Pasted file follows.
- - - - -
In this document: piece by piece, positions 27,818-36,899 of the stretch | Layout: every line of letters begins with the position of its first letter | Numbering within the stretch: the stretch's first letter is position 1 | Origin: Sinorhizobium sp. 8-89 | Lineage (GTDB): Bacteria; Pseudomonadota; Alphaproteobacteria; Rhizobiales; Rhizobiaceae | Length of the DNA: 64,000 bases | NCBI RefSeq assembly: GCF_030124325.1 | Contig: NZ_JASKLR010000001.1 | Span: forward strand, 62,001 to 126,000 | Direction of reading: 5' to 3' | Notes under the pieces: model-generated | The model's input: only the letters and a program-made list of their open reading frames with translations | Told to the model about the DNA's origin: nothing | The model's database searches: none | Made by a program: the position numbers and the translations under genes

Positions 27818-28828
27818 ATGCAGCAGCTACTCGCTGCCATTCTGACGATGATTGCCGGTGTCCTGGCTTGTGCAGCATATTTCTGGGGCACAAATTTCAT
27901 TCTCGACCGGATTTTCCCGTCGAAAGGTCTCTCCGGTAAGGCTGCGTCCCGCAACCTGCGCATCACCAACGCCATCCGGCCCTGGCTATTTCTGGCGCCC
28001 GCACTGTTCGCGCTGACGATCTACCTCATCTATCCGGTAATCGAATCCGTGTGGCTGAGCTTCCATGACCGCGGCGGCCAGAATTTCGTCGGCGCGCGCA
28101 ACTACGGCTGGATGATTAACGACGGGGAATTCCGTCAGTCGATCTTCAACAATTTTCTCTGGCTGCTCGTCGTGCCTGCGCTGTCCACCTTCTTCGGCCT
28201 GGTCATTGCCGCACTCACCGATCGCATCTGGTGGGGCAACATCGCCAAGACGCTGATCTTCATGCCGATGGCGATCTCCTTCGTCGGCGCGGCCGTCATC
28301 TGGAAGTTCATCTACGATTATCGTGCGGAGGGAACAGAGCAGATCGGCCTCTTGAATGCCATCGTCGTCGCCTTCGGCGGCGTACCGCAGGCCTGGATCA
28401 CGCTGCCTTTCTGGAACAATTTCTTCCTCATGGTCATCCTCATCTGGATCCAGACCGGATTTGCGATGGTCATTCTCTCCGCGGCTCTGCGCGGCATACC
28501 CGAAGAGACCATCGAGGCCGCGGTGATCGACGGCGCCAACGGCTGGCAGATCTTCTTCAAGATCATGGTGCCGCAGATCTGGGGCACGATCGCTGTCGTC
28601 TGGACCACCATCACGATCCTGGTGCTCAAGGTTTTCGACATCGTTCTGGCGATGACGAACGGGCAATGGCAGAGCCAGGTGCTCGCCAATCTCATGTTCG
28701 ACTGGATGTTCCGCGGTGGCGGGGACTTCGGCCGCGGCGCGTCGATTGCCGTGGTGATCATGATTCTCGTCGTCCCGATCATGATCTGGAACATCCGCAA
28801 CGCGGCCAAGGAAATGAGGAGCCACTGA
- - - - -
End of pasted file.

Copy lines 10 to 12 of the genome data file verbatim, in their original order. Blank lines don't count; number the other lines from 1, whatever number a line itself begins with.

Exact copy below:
28501 CGAAGAGACCATCGAGGCCGCGGTGATCGACGGCGCCAACGGCTGGCAGATCTTCTTCAAGATCATGGTGCCGCAGATCTGGGGCACGATCGCTGTCGTC
28601 TGGACCACCATCACGATCCTGGTGCTCAAGGTTTTCGACATCGTTCTGGCGATGACGAACGGGCAATGGCAGAGCCAGGTGCTCGCCAATCTCATGTTCG
28701 ACTGGATGTTCCGCGGTGGCGGGGACTTCGGCCGCGGCGCGTCGATTGCCGTGGTGATCATGATTCTCGTCGTCCCGATCATGATCTGGAACATCCGCAA